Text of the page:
- 2018 has been positive for a majority of sectors thus far.
- Technology once again received the most positive marks in Fidelity's latest scorecard.
- Reasons for caution include high valuations and weak relative strength for a few sectors.
Even with a couple of down days in late January and early February, the US stock market—which is a little more than a month away from completing its 9th straight full year of gains—has gotten off to another good start in 2018. Passage of tax reform, a brief government shutdown, and the cryptocurrency craze have dominated much of the headlines, yet companies continuing to register strong earnings have been the primary driver pushing stocks to record highs.
Among sectors, Fidelity's latest sector scorecard has a familiar name garnering the most positive marks for the first quarter: technology. Materials also scored well, while fundamentals, valuations, and relative strength were a potential concern for a few sectors.
If you are looking to assess the composition of your portfolio, or you are seeking new opportunities, here are some key sector themes to think about during the second quarter.
Scorecard: Technology continued to lead
The Quarterly Sector Update, including the Sector Scorecard, represents input from 3 discrete Fidelity investment teams—each with unique insights about sector investing—to provide a comprehensive view of the performance potential of the 11 major US stock market sectors over multiple investment horizons. The Sector Scorecard’s proprietary methodology measures the relative attractiveness of each sector as measured by 4 key factors: business cycle, fundamentals, relative valuations, and relative strength.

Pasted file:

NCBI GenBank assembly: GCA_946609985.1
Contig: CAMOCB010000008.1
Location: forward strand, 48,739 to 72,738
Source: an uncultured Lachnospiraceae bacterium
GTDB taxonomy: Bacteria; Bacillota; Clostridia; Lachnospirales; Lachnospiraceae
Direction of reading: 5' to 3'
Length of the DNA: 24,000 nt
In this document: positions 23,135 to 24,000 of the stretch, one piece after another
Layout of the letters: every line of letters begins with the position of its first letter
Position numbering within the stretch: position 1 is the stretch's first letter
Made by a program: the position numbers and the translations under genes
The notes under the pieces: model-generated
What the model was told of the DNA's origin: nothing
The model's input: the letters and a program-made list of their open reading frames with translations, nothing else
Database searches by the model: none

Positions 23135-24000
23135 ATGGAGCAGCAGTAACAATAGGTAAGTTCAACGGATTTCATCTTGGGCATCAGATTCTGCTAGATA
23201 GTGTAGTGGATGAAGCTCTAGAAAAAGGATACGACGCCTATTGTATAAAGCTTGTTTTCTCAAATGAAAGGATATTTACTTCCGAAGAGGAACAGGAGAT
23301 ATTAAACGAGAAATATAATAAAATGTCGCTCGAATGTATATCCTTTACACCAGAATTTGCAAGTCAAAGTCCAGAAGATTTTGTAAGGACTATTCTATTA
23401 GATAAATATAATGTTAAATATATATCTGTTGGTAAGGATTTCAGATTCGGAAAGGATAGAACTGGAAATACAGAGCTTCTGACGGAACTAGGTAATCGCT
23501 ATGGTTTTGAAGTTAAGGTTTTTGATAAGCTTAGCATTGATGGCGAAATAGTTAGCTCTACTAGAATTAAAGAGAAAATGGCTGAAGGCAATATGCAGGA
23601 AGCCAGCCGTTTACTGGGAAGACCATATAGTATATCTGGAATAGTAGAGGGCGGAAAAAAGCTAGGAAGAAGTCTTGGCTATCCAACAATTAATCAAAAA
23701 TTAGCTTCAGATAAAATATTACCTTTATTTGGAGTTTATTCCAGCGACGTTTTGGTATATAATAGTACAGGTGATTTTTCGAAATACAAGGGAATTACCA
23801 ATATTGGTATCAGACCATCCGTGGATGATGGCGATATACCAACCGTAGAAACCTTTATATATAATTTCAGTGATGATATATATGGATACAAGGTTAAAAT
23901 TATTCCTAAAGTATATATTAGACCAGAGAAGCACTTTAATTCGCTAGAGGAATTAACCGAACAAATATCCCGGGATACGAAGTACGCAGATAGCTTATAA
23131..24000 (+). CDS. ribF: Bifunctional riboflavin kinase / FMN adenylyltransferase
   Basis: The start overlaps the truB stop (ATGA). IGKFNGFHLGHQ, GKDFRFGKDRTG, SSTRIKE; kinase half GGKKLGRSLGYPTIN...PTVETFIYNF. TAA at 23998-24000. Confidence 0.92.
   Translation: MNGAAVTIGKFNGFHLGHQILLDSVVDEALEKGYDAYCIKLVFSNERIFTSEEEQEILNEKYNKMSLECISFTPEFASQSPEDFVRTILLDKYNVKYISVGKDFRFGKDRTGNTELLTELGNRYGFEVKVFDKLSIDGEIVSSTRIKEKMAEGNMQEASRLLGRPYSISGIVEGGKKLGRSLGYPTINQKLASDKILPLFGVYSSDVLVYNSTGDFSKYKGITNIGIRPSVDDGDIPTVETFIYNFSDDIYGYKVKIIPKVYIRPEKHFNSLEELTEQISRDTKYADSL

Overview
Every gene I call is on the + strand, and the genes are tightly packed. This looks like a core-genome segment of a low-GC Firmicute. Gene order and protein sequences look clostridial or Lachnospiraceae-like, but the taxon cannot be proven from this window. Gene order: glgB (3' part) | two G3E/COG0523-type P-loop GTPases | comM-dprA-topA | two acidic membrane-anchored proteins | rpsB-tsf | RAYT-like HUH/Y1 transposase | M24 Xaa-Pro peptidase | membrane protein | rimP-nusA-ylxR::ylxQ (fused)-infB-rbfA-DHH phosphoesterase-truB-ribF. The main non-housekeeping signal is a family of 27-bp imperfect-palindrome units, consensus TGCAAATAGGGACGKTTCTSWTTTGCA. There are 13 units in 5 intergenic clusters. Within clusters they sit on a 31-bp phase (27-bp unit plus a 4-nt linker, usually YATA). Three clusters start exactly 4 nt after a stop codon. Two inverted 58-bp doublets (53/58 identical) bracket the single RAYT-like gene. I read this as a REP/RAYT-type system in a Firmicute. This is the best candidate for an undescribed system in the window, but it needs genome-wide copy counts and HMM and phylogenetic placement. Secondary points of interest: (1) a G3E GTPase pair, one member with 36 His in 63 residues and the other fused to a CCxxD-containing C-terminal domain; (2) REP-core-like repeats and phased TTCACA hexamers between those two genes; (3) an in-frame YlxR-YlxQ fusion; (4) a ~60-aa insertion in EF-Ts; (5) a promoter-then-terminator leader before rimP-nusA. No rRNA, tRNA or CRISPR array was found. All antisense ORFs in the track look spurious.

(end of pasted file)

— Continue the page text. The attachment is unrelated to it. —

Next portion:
Q4 marked another strong quarter of a stellar year for stocks. All sectors had positive returns in Q4, led by consumer discretionary. For Q1, the technology sector—which was the top-performing sector in 2017—had 3 positive scorecard indicators. Materials also screened well on the scorecard, based on fundamentals and relative strength. Energy fundamentals turned positive amid a rally in oil prices.
Fundamentals: Technology, materials, energy strong
Technology fundamentals continued to strengthen in Q4, bolstered by solid free-cash-flow margins and EBITDA growth. The materials and energy sectors also scored notably well on earnings growth, while energy's free-cash-flow yield and return on equity remain challenged.
Relative valuations: Real estate, utilities appear inexpensive
Based on our framework, real estate, utilities, and telecom currently have the lowest relative valuations, based largely on their compellingly low price-to-earnings (P/E) ratios. Due to recent outperformance, industrials and technology are edging toward the high end of their 10-year ranges.
Relative strength: Technology, financials, materials on top
Technology continued to lead the pack in the fourth quarter, and finished the year as the top-performing sector. Financials also had impressive performance in Q4, sustaining its sharp rally that began in August. In contrast, the consumer staples, telecom, and real estate sectors lagged during the second half of 2017.
We may be in the early stage of an extended profit recovery
In 2017, global markets emerged from a fairly significant decline in corporate profits. Global earnings—especially in US dollars—have since rallied sharply. Accelerating profits tend to benefit cyclical sectors, and we may still be in the early innings—given that the average US profit recovery has lasted approximately 4 years. Signals such as ample bank credit and a recent US-dollar depreciation suggest this recovery may be extended.
A sustained profit recovery should lift wages